Before the 968, the luxury sports car was known as the Porsche 944. As always throughout the '90s, there were two models for the 944 and 968: a base 2-door coupe and a Cabriolet 2-door convertible, with 6-speed manual or the clever Tiptronic automatic that allowed fully automatic or manual progressive shifting, and 208 horsepower for the 944, while the 968 had 236. Of course, there were not that many 944s sold in the United States as 1991 models.
There is no question that the 968 was the best version yet, it's just that its legitimacy as a genuine Porsche was sometimes questioned. The 300ZX, RX-7, and Supra were newer cars that offered genuine competition except for lack of the revered Porsche name.
Unlike the 911, the 968 (which began life in the mid-1970s as the 924) did not age very well. In its transition from 924 through 944 to 968, the car had three separate engines, several transaxles and innumerable suspension modifications.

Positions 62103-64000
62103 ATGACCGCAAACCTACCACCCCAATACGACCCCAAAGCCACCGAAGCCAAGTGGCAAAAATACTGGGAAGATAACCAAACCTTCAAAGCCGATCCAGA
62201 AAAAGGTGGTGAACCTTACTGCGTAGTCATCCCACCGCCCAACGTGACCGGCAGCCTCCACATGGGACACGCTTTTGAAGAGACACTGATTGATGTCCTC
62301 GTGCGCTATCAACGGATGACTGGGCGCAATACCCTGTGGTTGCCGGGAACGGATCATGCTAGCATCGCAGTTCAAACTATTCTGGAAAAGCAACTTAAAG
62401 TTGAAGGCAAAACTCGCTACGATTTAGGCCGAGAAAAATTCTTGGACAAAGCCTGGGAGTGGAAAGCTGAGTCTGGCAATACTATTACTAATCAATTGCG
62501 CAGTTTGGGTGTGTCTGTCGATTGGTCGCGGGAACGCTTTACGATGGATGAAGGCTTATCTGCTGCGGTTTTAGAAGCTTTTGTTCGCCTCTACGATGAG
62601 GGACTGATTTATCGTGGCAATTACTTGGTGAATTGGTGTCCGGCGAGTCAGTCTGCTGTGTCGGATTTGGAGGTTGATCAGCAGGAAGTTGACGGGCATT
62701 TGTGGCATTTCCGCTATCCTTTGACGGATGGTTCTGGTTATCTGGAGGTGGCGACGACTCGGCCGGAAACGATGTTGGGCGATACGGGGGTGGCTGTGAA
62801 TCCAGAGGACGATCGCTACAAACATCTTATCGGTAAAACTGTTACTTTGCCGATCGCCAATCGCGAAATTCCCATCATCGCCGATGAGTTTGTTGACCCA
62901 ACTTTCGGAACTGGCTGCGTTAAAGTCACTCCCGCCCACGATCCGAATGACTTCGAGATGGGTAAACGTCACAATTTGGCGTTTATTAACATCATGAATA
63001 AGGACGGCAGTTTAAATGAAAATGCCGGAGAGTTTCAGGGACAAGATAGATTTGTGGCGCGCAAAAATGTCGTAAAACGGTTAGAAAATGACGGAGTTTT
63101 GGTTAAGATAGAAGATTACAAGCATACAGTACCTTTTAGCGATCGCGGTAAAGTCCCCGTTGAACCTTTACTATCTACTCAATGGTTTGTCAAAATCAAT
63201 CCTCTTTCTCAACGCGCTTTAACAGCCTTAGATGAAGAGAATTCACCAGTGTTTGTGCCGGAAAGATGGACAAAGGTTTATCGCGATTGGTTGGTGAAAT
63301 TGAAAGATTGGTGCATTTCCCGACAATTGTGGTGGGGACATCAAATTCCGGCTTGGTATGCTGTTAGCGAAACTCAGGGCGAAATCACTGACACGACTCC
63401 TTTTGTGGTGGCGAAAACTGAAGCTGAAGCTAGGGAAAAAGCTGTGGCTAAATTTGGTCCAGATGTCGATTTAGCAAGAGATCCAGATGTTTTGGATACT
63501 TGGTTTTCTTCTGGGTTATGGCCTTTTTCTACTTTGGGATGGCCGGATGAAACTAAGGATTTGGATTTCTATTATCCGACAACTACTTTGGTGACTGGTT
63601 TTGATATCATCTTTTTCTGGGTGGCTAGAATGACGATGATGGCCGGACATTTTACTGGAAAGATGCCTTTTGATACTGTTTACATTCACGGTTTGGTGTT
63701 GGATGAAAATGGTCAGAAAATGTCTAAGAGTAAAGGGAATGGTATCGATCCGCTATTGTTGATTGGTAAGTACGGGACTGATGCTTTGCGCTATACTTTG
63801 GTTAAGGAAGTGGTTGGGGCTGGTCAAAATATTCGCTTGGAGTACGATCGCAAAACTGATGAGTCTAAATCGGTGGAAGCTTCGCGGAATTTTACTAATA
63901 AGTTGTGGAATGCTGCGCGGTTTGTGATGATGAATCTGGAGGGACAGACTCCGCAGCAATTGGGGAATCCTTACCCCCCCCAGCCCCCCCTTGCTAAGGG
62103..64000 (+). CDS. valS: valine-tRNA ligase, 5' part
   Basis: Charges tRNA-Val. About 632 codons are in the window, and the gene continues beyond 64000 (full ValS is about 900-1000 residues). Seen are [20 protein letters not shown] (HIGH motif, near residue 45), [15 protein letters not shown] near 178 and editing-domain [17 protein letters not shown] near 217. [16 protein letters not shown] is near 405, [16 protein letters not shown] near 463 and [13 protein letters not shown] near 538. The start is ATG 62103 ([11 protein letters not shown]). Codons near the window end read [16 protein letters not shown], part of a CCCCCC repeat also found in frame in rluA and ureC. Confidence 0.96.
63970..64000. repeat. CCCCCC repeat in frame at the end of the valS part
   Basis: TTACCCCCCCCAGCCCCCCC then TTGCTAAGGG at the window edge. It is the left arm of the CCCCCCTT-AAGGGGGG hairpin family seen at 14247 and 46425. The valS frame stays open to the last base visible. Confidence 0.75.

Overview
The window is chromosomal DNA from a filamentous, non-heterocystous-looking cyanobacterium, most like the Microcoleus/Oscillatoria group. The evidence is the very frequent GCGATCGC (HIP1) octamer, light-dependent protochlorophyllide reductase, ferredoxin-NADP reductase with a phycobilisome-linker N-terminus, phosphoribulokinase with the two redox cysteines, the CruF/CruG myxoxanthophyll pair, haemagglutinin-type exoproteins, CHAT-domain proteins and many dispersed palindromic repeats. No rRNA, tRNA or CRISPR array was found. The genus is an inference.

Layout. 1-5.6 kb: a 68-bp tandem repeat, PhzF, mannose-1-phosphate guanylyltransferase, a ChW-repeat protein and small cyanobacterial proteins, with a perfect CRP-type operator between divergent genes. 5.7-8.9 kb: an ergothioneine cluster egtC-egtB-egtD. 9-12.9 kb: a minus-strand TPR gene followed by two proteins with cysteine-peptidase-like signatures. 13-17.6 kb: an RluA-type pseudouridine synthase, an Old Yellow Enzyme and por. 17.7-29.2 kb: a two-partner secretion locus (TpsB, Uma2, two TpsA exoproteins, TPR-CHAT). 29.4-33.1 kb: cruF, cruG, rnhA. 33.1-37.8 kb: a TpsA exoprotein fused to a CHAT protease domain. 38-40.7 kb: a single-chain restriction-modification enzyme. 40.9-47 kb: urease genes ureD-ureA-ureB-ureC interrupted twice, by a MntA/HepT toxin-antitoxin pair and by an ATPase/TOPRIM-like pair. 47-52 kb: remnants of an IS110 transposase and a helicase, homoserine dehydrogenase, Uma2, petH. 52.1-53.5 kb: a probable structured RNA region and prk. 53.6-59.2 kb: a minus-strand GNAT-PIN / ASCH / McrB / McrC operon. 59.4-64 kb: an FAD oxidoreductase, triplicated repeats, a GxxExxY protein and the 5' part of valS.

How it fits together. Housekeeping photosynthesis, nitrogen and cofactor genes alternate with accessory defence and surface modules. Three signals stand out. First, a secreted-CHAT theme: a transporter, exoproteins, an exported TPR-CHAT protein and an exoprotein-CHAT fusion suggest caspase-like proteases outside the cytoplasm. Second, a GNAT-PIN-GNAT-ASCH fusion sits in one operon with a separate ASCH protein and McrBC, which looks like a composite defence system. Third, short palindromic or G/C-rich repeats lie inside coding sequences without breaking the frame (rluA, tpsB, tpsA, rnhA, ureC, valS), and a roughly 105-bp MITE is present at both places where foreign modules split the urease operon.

A limited-slip differential was available with the 6-speed, and a body-color rear spoiler was available with the coupe. A full "sport" chassis was available on the coupe only, complete with larger front and rear stabilizer bars, adjustable shocks, 17-in. wheels and front brakes with larger rotors and caliper pistons.
Porsche made a range of seats available, power seats, electric lumbar, sport power seats, special supple leather upholstery, other upholstery patterns and material, special colors, heated seats, etc. Special order exterior colors were also available.
The coupe had a 10-speaker stereo, while the convertible had eight. Options included a remote CD changer, a telephone and headlight washers.
Standard equipment included an electric sunroof on the coupe, projector foglights built into the front spoiler, a/c, power windows, cruise control, an alarm system and much more. These standards all lasted through 1995.
As of August 26, 1993:
- $39,950 (1992-1995 Porsche 968 2DR Coupe)
- $51,900 (1993-1995 Porsche 968 2DR Convertible)